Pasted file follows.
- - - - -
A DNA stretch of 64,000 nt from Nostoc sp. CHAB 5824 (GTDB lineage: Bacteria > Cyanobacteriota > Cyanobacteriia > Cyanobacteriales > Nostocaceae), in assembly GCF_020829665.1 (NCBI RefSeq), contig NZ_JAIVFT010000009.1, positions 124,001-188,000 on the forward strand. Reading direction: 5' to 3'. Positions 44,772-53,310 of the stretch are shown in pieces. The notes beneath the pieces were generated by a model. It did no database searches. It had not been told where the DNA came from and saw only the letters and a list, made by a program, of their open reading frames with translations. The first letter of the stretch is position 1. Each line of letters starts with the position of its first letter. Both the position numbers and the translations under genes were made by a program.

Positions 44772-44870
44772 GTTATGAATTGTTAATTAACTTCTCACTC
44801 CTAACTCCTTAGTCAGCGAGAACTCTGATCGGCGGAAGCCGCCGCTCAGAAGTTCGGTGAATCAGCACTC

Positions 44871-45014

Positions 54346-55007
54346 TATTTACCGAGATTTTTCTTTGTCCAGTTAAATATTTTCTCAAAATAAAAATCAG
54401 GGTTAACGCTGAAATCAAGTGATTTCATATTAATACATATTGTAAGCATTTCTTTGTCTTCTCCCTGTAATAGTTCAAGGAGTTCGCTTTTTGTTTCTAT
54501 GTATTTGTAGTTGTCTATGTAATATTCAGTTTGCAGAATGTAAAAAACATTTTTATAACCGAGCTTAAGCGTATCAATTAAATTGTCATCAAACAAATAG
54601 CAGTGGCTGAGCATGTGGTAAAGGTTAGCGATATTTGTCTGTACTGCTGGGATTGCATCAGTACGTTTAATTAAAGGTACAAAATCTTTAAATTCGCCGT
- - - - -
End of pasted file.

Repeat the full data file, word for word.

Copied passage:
A DNA stretch of 64,000 nt from Nostoc sp. CHAB 5824 (GTDB lineage: Bacteria > Cyanobacteriota > Cyanobacteriia > Cyanobacteriales > Nostocaceae), in assembly GCF_020829665.1 (NCBI RefSeq), contig NZ_JAIVFT010000009.1, positions 124,001-188,000 on the forward strand. Reading direction: 5' to 3'. Positions 44,772-53,310 of the stretch are shown in pieces. The notes beneath the pieces were generated by a model. It did no database searches. It had not been told where the DNA came from and saw only the letters and a list, made by a program, of their open reading frames with translations. The first letter of the stretch is position 1. Each line of letters starts with the position of its first letter. Both the position numbers and the translations under genes were made by a program.

Positions 44772-44870
44772 GTTATGAATTGTTAATTAACTTCTCACTC
44801 CTAACTCCTTAGTCAGCGAGAACTCTGATCGGCGGAAGCCGCCGCTCAGAAGTTCGGTGAATCAGCACTC

Positions 44871-45014

Positions 54346-55007
54346 TATTTACCGAGATTTTTCTTTGTCCAGTTAAATATTTTCTCAAAATAAAAATCAG
54401 GGTTAACGCTGAAATCAAGTGATTTCATATTAATACATATTGTAAGCATTTCTTTGTCTTCTCCCTGTAATAGTTCAAGGAGTTCGCTTTTTGTTTCTAT
54501 GTATTTGTAGTTGTCTATGTAATATTCAGTTTGCAGAATGTAAAAAACATTTTTATAACCGAGCTTAAGCGTATCAATTAAATTGTCATCAAACAAATAG
54601 CAGTGGCTGAGCATGTGGTAAAGGTTAGCGATATTTGTCTGTACTGCTGGGATTGCATCAGTACGTTTAATTAAAGGTACAAAATCTTTAAATTCGCCGT